My LPG gas stove flame is little low now a days. I have cleaned all removable parts myself, but not helped. I suspect the low temperature on winter (~18°C in winter mornings, tropical region) might affect the LPG performance, may be I'm wrong.

Anyway, I'm trying to little heats up the cylinder under sunlight.

Is it true that the LPG stove performance reduces during winter?

  • Are you talking about an LPG tank outside your home or are you on a muni gas supply? Is your heating running off your tank?
    – GdD
    Commented Jan 23, 2019 at 9:42

2 Answers 2


If the cylinder is outside, it could well be too cold for the liquidified gas to evaporate fast enough. Propane is OK but butane is useless this cold. A mix of the two is often sold as propane is more expensive. A mixture can become richer in butane when used for prolonged cold periods, reducing its performance.

If this is the case, lifting the cylinder indoors for a few hours before cooking should help - take it out just before use and it should stay warm enough to get things going a bit better. Don't forget that the evaporation itself causes cooling, so it can get cooler than ambient.

This is a common problem in camping, searching for camping stove performance in the cold will give you more information.

  • 1
    OP is in tropical region - ~18°C which is well above (20°C higher) than the temperatures you are talking about.
    – EdHunter
    Commented Jan 24, 2019 at 10:13
  • @EdHunter on my phone it looked like -18!
    – Chris H
    Commented Jan 24, 2019 at 10:28

A lower intensity flame has nothing to do in itself with summer or winter, nor with what gas is being used (butane, methane, propane, etc.).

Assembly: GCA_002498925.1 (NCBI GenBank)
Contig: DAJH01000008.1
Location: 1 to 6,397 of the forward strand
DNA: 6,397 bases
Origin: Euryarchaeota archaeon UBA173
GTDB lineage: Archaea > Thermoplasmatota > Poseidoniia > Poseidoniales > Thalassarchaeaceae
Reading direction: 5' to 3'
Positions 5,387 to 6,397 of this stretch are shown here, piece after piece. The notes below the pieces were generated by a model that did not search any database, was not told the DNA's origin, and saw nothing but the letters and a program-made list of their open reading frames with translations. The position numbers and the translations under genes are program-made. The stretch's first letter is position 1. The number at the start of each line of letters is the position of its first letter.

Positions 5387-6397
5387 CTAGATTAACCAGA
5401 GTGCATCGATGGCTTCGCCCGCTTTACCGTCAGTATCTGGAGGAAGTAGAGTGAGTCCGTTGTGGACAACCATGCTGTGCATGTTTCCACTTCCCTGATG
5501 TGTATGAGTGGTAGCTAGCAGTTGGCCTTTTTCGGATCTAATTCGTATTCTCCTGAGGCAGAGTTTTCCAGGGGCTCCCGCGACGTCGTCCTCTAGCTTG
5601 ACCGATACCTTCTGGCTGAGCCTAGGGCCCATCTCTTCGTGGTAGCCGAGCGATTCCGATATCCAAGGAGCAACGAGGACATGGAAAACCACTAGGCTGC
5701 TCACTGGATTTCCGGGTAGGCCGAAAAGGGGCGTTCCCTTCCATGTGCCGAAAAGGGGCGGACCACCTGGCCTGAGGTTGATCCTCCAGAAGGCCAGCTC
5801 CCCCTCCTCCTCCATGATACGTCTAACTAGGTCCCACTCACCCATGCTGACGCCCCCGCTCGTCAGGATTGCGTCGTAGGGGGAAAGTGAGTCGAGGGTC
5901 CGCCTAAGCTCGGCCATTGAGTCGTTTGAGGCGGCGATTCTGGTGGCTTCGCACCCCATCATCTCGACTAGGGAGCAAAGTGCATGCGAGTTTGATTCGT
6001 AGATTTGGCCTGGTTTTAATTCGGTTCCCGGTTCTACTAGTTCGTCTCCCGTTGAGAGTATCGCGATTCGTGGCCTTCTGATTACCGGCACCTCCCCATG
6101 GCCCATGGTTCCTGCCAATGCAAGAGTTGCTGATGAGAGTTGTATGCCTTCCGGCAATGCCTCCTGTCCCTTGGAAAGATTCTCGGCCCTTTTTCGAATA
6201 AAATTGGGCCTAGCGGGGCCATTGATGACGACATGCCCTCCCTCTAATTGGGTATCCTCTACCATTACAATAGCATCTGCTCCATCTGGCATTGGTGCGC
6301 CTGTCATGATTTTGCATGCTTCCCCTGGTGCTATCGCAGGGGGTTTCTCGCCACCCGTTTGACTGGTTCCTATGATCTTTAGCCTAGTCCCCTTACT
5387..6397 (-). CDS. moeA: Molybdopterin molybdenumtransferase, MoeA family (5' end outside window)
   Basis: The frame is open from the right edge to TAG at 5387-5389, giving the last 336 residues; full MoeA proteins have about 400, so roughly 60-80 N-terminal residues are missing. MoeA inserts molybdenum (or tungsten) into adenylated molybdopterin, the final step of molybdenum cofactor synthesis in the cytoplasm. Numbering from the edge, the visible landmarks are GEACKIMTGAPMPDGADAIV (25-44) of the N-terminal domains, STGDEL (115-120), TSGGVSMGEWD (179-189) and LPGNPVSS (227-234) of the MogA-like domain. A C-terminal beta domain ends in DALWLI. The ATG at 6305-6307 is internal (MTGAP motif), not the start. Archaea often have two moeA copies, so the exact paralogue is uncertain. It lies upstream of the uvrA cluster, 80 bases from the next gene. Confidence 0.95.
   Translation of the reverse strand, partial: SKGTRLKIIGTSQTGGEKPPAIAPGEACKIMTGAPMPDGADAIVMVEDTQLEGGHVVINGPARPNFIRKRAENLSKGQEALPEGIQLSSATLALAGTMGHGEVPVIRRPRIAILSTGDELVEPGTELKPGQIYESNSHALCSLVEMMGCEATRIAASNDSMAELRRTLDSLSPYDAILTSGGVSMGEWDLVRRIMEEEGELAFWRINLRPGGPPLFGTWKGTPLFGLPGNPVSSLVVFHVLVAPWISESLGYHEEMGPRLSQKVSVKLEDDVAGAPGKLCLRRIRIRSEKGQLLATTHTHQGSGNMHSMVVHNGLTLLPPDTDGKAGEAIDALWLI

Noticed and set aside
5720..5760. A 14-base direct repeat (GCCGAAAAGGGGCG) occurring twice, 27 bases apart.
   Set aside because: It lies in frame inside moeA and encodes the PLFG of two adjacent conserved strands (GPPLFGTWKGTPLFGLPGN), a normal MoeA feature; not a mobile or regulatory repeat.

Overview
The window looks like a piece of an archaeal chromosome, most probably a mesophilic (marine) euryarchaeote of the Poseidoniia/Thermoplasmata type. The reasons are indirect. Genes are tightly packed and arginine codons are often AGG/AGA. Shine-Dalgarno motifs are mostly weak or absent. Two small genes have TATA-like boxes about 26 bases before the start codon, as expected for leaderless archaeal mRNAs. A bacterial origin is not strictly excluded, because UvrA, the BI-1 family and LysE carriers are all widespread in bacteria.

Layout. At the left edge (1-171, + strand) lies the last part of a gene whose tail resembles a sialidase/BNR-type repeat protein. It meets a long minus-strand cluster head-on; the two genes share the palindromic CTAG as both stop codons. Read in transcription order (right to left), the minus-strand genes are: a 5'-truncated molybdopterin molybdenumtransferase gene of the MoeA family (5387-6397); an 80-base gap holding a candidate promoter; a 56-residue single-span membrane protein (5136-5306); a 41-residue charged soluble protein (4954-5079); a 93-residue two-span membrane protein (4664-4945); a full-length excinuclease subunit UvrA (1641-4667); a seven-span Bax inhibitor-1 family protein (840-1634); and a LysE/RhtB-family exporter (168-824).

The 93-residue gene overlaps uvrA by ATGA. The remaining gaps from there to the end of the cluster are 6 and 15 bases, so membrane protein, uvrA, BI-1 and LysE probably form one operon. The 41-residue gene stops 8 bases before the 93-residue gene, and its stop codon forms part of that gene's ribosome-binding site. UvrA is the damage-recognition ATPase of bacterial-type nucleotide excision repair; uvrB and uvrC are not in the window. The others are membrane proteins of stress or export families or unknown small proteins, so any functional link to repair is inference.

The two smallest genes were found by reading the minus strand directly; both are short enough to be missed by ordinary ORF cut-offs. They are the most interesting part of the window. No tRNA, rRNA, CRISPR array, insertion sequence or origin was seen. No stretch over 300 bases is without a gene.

The flame intensity is regulated by the pressure of the gas as it enters the burner.

So the gas pressure in your lines is lower now than it used to be. If the burner is connected to a bottle or other container of gas, this is an indication that your gas bottle is running on empty and you should start looking for a replacement/refill.

If your burner is connected to the house gas grid with your central heating (for example) and that to the city network, probably the higher demand for gas due to cold weather for heating has led to lower pressure in the pipes and thus a lower intensity flame.

If that's the case, contact the company supplying your gas and ask them about it, maybe they can do something, maybe they're just running at peak capacity and can't increase pressure.

  • LPG needs to absorb heat to evaporate. The tank will lose pressure and temperature if discharged quickly in cold environment. Commented Jan 24, 2019 at 0:24
  • PV=nRT : en.wikipedia.org/wiki/Ideal_gas_law Commented Jan 24, 2019 at 3:41
  • @WayfaringStranger which is irrelevant unless the thing is being used outdoors. And anyway, adiabatic expansion of the gas when gas is flowing will cause the gas to cool more than is likely from outside temperatures.
    – jwenting
    Commented Jan 24, 2019 at 11:32

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